it has also been blistering hot – the hottest it’s been in europe in decades. i do not do well in the heat. i can’t sleep. i can’t think. i get very sticky and sweaty. i get very upset. patrick on the other hand: he covers himself in many blankets and says he’s cold. probably because he has something seriously wrong with his insides, but either way it’s a point of contention.
to add to this, we had to climb 4 flights of stairs and a tiny microscopic spiral staircase to get to our hotel attic room in tallinn. a take-away pizza box could not fit up this staircase without being turned sideways, which is sadly what i had to do. there’s an amazing view of the old town from the window, but you have to lie flat on the floor to see it. we spent most of our time in estonia translating imodium and preparation h instructions from estonian to english. if i ever write a memoir, i will call this time of my life “the runs and the roids”.
after estonia we made our way to latvia where we were treated like royals by our beautiful latvian friend laura. she had recently bought an apartment that she was planning on renting out, and she let us stay there so we could have our own space. laura is one of those people who will do anything for anyone and ask for nothing in return, so we kept thanking her for buying us an apartment for our stay. ‘laura you really shouldn’t have! this is too much! you’re too kind!’ her response was ‘yea ok but lock your doors because you are in latvia’. she showed us the best that latvia has to offer: forests, castles, old towns, and some extremely impressive gas stations. i learned latvian as best as i could so i could communicate with her parents. i said in latvian: hello, my name is anna, i am from the united states, and one two three four five six seven eight nine ten. they were impressed.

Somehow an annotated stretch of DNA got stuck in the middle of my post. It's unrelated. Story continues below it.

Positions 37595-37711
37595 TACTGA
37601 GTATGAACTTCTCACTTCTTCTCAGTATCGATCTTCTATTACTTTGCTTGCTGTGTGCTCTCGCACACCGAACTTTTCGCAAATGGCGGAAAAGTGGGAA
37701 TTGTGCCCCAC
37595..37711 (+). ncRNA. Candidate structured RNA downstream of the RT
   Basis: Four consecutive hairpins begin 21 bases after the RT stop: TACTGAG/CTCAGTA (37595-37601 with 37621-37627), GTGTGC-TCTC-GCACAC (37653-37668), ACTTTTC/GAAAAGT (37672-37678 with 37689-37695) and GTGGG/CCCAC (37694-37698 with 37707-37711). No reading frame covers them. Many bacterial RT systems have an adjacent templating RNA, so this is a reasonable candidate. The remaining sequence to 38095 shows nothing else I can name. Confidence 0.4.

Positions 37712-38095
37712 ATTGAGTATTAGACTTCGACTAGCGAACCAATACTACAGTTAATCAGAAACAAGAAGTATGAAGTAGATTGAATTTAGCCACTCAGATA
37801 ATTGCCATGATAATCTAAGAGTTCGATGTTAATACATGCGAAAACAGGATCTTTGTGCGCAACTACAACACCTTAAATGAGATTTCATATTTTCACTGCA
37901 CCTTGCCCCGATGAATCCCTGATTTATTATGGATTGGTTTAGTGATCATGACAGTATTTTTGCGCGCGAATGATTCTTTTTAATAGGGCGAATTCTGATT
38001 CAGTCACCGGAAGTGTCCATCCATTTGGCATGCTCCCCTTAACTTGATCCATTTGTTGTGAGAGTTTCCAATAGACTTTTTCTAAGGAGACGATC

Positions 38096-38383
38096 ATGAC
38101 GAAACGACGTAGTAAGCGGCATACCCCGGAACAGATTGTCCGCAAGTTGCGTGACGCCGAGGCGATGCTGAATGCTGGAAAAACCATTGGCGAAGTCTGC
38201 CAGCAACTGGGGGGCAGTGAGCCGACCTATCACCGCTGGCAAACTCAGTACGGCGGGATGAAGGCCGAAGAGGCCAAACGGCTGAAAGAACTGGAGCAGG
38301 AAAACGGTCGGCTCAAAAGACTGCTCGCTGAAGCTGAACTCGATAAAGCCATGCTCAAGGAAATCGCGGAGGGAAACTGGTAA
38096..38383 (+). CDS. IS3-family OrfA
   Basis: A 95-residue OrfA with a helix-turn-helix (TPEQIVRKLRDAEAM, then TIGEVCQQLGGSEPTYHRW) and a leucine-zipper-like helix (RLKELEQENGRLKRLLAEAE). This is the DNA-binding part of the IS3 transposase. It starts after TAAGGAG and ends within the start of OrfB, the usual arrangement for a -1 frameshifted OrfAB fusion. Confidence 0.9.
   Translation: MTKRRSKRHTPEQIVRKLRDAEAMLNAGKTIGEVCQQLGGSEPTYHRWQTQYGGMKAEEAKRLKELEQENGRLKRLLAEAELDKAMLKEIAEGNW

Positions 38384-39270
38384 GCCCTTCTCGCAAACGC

i went to poland because i have always wanted to visit this place with such a powerful jewish history. my dad was jewish and i feel a strong connection with the culture, even if it isn’t my own. i visited auschwitz, and somehow i managed to lose my tour guide. this kind young man spent thirty minutes wandering all over the camp with me, looking inside every block for my group. he didn’t make me feel dumb, he just laughed with me. what kind of person loses their tour guide at auschwitz? he told me i am pretty bad at being a tourist. the highest compliment! i don’t know what it is, but travel seems to make me more irresponsible, and i like it.